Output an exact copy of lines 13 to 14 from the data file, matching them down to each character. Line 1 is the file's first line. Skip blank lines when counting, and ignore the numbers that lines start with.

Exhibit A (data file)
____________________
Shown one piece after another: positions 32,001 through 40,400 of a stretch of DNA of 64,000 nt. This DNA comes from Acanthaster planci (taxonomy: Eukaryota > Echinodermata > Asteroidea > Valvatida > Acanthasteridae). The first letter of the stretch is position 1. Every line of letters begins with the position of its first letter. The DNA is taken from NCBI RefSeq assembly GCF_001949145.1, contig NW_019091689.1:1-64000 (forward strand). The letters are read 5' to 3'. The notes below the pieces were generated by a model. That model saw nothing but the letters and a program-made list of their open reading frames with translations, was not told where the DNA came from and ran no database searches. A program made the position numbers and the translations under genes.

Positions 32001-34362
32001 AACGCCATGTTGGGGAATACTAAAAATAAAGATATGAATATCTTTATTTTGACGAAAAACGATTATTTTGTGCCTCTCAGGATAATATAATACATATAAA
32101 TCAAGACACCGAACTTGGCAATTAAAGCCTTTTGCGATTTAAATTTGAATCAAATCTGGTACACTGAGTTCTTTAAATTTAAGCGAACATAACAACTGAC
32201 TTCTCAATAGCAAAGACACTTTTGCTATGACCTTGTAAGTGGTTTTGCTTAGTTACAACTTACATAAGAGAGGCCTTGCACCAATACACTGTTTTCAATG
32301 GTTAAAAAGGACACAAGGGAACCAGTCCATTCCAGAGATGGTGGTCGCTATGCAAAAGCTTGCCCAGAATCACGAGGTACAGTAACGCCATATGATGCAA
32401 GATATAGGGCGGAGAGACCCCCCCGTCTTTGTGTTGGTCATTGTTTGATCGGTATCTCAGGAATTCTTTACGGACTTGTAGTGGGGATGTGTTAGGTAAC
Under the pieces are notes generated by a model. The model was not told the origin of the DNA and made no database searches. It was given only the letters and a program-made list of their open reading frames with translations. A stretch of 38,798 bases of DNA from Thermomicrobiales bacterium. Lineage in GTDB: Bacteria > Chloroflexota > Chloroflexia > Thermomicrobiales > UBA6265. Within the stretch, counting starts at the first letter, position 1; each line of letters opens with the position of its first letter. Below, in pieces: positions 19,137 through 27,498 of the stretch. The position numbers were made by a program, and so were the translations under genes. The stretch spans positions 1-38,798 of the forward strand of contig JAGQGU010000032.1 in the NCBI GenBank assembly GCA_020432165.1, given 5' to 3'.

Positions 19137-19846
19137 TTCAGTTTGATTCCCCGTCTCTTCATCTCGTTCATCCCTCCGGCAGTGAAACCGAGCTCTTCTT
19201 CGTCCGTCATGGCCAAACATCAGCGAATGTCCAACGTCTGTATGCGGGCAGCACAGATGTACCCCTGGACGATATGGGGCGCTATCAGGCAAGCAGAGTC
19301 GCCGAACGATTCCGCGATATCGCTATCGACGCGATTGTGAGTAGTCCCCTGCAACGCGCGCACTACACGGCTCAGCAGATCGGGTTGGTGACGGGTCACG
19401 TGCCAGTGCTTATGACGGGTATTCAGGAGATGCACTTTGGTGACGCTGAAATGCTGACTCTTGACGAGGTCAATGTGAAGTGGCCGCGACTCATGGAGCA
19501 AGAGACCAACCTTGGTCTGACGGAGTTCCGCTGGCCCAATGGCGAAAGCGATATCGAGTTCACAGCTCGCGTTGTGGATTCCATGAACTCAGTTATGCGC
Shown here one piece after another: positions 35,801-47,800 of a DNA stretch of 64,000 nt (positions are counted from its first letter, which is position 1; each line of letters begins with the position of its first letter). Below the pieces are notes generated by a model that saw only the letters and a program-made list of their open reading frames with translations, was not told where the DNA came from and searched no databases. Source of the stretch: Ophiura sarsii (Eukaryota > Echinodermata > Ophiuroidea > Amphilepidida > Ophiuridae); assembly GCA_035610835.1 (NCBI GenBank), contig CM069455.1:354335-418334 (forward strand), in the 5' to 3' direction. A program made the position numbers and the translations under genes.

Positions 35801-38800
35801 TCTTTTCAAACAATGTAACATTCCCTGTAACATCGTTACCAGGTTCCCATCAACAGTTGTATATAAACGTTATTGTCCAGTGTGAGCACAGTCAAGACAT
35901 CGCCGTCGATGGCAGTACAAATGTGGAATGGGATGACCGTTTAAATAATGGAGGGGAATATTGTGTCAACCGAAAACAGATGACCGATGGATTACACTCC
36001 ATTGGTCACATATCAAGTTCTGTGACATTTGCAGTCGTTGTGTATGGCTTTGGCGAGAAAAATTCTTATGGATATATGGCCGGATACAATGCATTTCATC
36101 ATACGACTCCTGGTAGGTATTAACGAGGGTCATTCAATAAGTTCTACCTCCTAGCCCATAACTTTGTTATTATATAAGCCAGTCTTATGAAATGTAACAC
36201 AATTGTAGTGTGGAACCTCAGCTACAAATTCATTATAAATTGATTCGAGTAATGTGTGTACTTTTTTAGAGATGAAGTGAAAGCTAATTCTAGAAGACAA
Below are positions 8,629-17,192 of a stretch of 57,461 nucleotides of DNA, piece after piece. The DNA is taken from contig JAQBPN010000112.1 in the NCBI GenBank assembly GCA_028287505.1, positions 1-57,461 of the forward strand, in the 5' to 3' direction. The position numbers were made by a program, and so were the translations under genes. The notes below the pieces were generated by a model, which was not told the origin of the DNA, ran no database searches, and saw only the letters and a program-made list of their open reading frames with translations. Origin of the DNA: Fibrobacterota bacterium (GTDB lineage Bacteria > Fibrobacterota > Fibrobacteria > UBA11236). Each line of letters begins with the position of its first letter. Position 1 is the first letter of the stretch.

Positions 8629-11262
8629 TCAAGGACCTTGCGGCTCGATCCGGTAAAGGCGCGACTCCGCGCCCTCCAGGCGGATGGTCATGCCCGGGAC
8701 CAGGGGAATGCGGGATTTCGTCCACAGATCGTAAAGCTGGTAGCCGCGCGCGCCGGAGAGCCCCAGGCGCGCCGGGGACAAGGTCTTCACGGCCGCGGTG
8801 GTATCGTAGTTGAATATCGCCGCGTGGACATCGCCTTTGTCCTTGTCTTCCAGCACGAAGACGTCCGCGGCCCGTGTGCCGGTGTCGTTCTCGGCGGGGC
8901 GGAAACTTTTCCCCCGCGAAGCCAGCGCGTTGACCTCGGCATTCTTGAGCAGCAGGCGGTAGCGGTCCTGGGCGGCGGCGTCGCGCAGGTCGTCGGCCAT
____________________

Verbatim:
19401 TGCCAGTGCTTATGACGGGTATTCAGGAGATGCACTTTGGTGACGCTGAAATGCTGACTCTTGACGAGGTCAATGTGAAGTGGCCGCGACTCATGGAGCA
19501 AGAGACCAACCTTGGTCTGACGGAGTTCCGCTGGCCCAATGGCGAAAGCGATATCGAGTTCACAGCTCGCGTTGTGGATTCCATGAACTCAGTTATGCGC